Most organizations want to know what the ideal span of control is. Evaluating the span of control is a good health check for your organization. When you go through the exercise of visualizing spans and layers of managers versus direct reports, your company can quickly see where there might be opportunities for improvement or even where the problems reside.
Definition of HR Span of Control
Human Resources (HR) Span of Control, or Management Span, is one of the foundations of management theory. Span of control simply measures the number of direct reports that a manager can manage to an efficient level. When HR is analyzing your organization, span of control depends highly on the organizational structure of your business and calculating the average span of control helps you evaluate whether you need more managers.
Types of Span of Control
There are typically two types of span of control when measuring the ratio of employees to managers:
- Narrow (Tall): This is the traditional view with a manager only having a couple of direct reports, who additionally have a couple of direct reports. The org structure is tall rather than flat.
- Wide (Flat): This is the more modern approach that gives a manager a broader knowledge of the workforce and gives direct reports a single contact person to go to for information and leadership. The org structure is flat rather than tall.
Further, each manager will fulfill two dimensions for the team they manage:
- Horizontal: refers to the number of employees a manager has directly reporting to them.
- Vertical: refers to the number of employees that are indirectly managed by the manager, also known as depth of control.
Measuring Span of Control
Measuring the span of control is simple – count how many direct reports a manager has. These employees are not just under the manager’s control but also have a working relationship with the manager who makes executive decisions.
To measure further, the average span of control is calculated by summing the number of direct relationships a manager has with their direct reports and dividing it by the number of managers.
Sometimes an organization will define its ideal span of control. This is the number of direct reports that a manager should ideally have. There is no right or wrong answer as to whether a large or small span should be used within an organization.
Your company’s ideal span of control will depend on doing what best suits your organization.
Factors That Influence the Average Span of Control
The influential factors are important for your HR and upper management teams to know so they can hypothesize and calculate what kind of management your company needs. Factors to consider are:
- Ability and capacity of the manager and the direct reports. This refers to the manager’s ability to take on many or fewer direct reports. For example, a new manager may be challenged with just one or two direct reports to manage. But an experienced manager will be more efficient and capable, able to control a large number of direct reports. For direct reports, the more skilled and experienced they are, the less likely they are to require help from their manager. In these examples, ability and capacity of both manager and direct reports have an impactful effect on what your span of management will be in your company.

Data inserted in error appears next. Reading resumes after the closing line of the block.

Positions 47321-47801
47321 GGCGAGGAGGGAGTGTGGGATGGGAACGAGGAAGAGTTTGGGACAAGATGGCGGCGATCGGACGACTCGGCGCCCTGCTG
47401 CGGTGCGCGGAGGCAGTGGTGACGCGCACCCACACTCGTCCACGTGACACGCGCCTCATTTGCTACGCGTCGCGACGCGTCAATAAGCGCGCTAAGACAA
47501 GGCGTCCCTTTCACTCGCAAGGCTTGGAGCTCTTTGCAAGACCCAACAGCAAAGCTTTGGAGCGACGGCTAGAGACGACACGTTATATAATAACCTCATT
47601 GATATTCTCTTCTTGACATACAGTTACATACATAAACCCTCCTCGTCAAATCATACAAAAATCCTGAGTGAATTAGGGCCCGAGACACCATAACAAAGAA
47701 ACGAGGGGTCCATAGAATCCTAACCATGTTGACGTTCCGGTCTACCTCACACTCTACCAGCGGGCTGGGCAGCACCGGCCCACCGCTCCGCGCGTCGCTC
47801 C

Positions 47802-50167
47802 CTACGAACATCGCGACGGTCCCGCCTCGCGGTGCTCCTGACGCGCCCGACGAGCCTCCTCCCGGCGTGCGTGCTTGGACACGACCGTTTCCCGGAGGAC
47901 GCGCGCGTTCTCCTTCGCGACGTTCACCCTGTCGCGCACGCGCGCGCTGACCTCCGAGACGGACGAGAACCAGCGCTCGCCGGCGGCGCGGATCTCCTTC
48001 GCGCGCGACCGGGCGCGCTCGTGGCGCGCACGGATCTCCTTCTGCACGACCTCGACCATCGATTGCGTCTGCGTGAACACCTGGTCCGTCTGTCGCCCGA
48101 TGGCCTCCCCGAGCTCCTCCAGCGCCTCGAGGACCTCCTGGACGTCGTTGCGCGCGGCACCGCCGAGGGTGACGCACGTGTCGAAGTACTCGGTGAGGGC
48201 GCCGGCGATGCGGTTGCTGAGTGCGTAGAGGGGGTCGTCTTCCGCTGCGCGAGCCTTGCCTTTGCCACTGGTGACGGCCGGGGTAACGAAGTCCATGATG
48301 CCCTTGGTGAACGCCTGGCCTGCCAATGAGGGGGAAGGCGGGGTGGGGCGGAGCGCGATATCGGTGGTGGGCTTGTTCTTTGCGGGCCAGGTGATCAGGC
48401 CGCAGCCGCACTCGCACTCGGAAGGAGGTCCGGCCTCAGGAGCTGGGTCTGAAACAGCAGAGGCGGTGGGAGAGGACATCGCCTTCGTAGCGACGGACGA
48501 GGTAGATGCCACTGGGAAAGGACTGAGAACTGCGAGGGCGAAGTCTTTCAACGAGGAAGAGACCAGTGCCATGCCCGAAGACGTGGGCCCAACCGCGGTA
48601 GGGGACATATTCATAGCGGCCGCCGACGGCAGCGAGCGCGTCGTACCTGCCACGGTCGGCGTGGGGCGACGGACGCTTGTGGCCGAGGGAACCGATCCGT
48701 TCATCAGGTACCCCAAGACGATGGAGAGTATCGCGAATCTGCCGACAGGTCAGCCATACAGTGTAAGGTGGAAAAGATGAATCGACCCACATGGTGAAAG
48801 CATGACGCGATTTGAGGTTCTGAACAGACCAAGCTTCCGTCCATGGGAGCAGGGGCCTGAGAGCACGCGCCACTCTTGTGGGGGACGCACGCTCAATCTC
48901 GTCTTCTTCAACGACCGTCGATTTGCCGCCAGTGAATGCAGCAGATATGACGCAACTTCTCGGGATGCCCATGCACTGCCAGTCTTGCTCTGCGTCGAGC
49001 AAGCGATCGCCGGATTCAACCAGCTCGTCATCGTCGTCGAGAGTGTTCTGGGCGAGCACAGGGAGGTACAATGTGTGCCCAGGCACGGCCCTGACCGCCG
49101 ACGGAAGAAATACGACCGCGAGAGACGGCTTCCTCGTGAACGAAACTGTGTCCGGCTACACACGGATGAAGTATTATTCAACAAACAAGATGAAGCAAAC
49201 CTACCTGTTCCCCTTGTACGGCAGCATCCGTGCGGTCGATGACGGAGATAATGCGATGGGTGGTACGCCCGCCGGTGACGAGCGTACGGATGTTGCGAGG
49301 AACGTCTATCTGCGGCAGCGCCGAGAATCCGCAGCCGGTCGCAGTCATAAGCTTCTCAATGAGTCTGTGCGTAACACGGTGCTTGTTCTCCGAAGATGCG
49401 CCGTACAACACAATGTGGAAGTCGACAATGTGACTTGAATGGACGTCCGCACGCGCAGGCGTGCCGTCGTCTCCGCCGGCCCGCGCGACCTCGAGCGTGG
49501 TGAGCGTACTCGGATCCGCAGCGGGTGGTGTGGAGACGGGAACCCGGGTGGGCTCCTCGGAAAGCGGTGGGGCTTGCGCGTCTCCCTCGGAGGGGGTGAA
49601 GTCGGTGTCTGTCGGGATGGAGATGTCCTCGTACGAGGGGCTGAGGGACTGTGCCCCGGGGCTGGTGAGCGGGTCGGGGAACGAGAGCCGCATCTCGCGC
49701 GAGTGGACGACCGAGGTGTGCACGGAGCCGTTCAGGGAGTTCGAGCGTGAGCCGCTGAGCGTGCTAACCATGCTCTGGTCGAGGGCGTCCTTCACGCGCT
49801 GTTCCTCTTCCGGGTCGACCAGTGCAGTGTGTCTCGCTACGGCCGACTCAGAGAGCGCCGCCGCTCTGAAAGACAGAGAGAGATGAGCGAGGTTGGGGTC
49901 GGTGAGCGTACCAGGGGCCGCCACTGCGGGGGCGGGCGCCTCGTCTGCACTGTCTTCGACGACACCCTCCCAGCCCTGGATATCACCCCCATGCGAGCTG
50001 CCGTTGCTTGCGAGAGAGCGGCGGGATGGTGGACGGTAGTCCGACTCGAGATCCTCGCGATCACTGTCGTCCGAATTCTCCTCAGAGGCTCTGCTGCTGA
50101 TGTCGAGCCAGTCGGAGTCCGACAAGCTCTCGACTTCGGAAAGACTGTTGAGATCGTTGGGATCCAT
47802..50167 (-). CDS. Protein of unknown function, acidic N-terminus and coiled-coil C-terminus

- Availability of time for team leadership. If managers have less time for supervision, they would not be able to control a large number of direct reports.
- Type of work your company offers. In each type of project, service, or product your company offers, some tasks require more micromanagement and resources while others are simple and routine in nature. Tasks that are less dependent allow for a much wider area of control. It’s important to use time tracking to understand the amount of time these tasks take.
- Plans for your organization. If your company has clear and stable plans, then managers typically feel it is easy to control the activities of their direct reports. However, if your company’s plans are not stable or not communicated well, it becomes quite difficult for managers to control the activities of many direct reports.
Advantages and Disadvantages of Large v. Small Span of Control
Large Span of Control:
|Faster decision-making due to shallow or flat organization structure||Fewer opportunities for employees because fewer layers offer less opportunity for promotion|
|Lower costs because fewer managers are needed relative to the number of employees||Poor discipline can happen with so much autonomy given to employees|
|Improved communications between managers and employees||Poor relationships because the manager has too many employees to form strong, close bonds|
|More freedom because typically employees will feel freer and less micromanaged||Poor performance due to little supervision of employees|
Small Span of Control:
|Easy access to superior when needed in tall organization structure||Employees can feel under constant and close supervision, which can be demotivating|
|Better opportunities for employees to get promoted||Increased layers within the organization can make decision-making slower|
|Closer supervision and greater attention to the needs of the employee||With more layers, communication is not only slower but more difficult for managers to understand the issues|
|Less skill required by the manager|
Measuring span of control can be extremely difficult without data. Being able to unify HR data to support your approach to span of control is essential for HR decision-making. Unify your data from every HR platform your company uses and place it into a single HR data dashboard with Employee Cycle. Make the best decisions for your company and easily leverage the power of clear, easy to access and easy to evaluate HR data that helps you make the best decisions in a matter of seconds.